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California's North County rewards cyclists with stunning views

By Alan Snel
The Las Vegas Review-Journal
Posted on 7/28/2015, 11:05 AM

The feeling had been nagging at me for years, the urge to ride a bicycle along the Pacific Ocean in North County, that area north of San Diego.

From Oceanside through Carlsbad and Encinitas to Solana Beach, Del Mar and Torrey Pines State Natural Reserve.

All on old U.S. 101, the coastal road.

South of the super sprawl of Los Angeles is that strip of roadway along the Pacific Ocean that has the best views and craft beer and bike riding you'??ll find anywhere.

On a day in May, I biked from Oceanside south to La Jolla, about 25 miles or so, and was returning north when I caught up with a bicyclist in Del Mar named Scott, a fertility drug researcher for a pharmaceutical company outside San Diego.

As bicyclists do, we chatted and pedaled in rhythm as we cycled toward Encinitas, where Scott lives.

He said he hasn'??t been bike commuting as much as he would like.

But as we pedaled together north on the rolling hills overlooking the ocean, we soaked up gorgeous views of the Pacific, and I think Scott will be biking more of his 26-mile round-trip commutes after realizing how beautiful the vistas are.

When I told him I was from Las Vegas, our conversation ignited. Scott said he loves the Los Angeles Kings and visits Las Vegas every September for the Kings' preseason game at the MGM Grand Garden.

When Scott peeled off in Encinitas to head home, about 25 miles north of San Diego, I continued north to Carlsbad and the craft beer holy land -- Pizza Port, which makes its own beautiful beer in addition to doling out an amazing array of other brews.

North County on the Pacific is a great place to ride. Indeed, you see a steady flow of roadie cyclists in Spandex and jerseys propelling impressive road bicycles. But there are other bicyclists, too, on beach cruisers, hybrids and mountain bikes.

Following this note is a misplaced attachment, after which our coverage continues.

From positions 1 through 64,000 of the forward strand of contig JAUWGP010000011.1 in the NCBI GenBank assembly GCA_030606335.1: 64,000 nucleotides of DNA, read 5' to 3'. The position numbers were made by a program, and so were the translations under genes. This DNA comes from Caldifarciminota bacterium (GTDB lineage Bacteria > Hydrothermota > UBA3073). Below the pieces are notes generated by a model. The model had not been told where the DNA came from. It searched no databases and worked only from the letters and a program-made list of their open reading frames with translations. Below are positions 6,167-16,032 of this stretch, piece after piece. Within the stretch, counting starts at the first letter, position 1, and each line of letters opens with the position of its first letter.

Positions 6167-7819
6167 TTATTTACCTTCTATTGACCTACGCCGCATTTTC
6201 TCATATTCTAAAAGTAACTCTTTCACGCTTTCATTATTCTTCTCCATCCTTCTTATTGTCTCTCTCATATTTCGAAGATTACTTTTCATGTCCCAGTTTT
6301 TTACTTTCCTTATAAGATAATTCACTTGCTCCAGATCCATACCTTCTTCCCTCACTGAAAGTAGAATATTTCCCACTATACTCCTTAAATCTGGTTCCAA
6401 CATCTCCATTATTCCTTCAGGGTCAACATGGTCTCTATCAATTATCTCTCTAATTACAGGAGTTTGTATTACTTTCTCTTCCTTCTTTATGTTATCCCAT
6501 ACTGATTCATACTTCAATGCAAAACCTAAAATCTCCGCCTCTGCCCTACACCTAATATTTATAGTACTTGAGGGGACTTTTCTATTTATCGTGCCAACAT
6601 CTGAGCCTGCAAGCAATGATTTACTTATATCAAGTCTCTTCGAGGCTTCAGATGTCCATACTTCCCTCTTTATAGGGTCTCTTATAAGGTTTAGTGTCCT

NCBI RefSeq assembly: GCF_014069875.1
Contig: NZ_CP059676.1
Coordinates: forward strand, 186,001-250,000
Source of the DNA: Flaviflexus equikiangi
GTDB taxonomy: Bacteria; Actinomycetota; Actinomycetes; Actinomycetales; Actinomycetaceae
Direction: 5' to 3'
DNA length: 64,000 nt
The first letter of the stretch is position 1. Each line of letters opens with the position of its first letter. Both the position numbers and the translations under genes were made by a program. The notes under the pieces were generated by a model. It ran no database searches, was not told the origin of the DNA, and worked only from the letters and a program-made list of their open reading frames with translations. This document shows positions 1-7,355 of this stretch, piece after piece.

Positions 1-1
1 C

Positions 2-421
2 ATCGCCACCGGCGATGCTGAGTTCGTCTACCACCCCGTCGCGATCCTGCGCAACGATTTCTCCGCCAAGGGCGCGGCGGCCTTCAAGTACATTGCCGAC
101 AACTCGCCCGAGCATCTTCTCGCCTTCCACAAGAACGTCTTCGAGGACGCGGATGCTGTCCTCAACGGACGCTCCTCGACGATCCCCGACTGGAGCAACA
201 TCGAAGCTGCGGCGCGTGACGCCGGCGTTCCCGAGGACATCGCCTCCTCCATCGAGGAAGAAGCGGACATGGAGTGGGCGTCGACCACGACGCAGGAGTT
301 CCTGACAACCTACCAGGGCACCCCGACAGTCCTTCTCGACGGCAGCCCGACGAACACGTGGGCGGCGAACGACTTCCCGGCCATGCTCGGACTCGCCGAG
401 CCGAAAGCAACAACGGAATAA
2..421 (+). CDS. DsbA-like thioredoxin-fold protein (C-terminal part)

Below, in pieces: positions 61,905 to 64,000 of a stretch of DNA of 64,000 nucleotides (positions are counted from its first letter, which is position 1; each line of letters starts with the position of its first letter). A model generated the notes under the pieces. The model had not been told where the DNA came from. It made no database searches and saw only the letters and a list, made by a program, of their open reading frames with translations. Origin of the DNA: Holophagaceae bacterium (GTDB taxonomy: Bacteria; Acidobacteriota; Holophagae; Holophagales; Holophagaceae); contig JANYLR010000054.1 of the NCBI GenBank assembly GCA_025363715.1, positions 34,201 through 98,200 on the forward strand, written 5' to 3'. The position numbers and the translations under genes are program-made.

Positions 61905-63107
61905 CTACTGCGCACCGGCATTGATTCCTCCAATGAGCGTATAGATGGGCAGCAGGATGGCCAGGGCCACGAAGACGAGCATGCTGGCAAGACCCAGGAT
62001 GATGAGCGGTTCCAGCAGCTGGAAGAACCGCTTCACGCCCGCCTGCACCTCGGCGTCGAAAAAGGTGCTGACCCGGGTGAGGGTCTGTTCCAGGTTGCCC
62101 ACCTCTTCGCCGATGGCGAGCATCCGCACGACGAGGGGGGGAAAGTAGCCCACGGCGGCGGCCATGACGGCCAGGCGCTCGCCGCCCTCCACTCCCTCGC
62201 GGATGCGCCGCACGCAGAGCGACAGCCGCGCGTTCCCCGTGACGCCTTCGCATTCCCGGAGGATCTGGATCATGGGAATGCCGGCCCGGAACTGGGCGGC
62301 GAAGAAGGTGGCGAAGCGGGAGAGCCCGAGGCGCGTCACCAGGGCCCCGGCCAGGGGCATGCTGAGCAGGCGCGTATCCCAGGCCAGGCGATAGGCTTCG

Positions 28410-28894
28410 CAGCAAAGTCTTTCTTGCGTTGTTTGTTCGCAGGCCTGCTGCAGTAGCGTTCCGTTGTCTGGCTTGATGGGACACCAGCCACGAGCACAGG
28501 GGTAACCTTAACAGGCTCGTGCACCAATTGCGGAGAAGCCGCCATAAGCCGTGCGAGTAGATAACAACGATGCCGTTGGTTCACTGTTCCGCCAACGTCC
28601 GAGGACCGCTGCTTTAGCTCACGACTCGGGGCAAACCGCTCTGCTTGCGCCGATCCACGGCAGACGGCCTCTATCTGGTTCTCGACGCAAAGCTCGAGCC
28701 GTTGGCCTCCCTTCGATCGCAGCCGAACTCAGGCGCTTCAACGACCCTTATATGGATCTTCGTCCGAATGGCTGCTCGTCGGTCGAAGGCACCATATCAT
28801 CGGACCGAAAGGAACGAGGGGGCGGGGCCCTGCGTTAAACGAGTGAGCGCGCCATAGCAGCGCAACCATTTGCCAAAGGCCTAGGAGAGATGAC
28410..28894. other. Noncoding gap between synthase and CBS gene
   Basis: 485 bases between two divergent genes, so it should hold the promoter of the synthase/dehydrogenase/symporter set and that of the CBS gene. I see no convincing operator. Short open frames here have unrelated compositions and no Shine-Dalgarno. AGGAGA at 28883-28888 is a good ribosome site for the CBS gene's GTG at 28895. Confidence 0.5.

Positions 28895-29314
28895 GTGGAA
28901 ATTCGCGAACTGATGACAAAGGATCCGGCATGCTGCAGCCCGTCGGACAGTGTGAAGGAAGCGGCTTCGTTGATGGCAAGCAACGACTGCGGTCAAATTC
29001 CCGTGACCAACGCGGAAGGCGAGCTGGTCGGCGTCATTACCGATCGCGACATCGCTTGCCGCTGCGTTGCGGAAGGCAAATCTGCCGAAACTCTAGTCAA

It'??s rolling hills south of Oceanside, which is the most middle class of the North County ocean cities. It has a pier and a gritty main street with a bike store on Coast Highway called Alan'??s Bike Shop. I like the name of that place.

Oceanside leads into Carlsbad, an upscale city with a vibrant downtown and my favorite North County ocean pizzeria-beer joint, Pizza Port at 571 Carlsbad Village Drive, about a mile from the ocean.

Heading south, Carlsbad leads into Encinitas, which has a more funky, less conventional feel than Carlsbad.

There are many spots to stop and enjoy the ocean. And if camping is your thing, there'??s South Carlsbad State Beach, a skinny strip of land that includes camping spots on a bluff overlooking the Pacific.

Encinitas includes several communities, including Leucadia on the north side of the city and Cardiff on the south. While biking south on the 101, a fun detour is to make a right turn in the center of Encinitas and go a few blocks west to Neptune Avenue, which is a delightful street overlooking the beach and ocean.
As you head south on 101, you will bike through Solana Beach and Del Mar, before the road veers away from the ocean into hilly Torrey Pines State Natural Reserve.

Take a right turn on to Torrey Pines Road, and you will pass the the Scripps Research Institute, the Salk Institute for Biological Studies, the University of California at San Diego and the Scripps Institute of Oceanography. There'??s tree cover and a residential feel, with the ocean to the west.

It's only a few miles before you eventually pedal through La Jolla Shores to the village of La Jolla and La Jolla Cove Beach.

It'??s a small beach town with a business district that includes a few small markets, a pizza place and a place to buy beach supplies.

And when you'??re done with La Jolla, just turn around and head north back to Carlsbad to enjoy a pizza and beer.

Contact reporter Alan Snel at or 702-387-5273. Follow him on Twitter: @BicycleManSnel.

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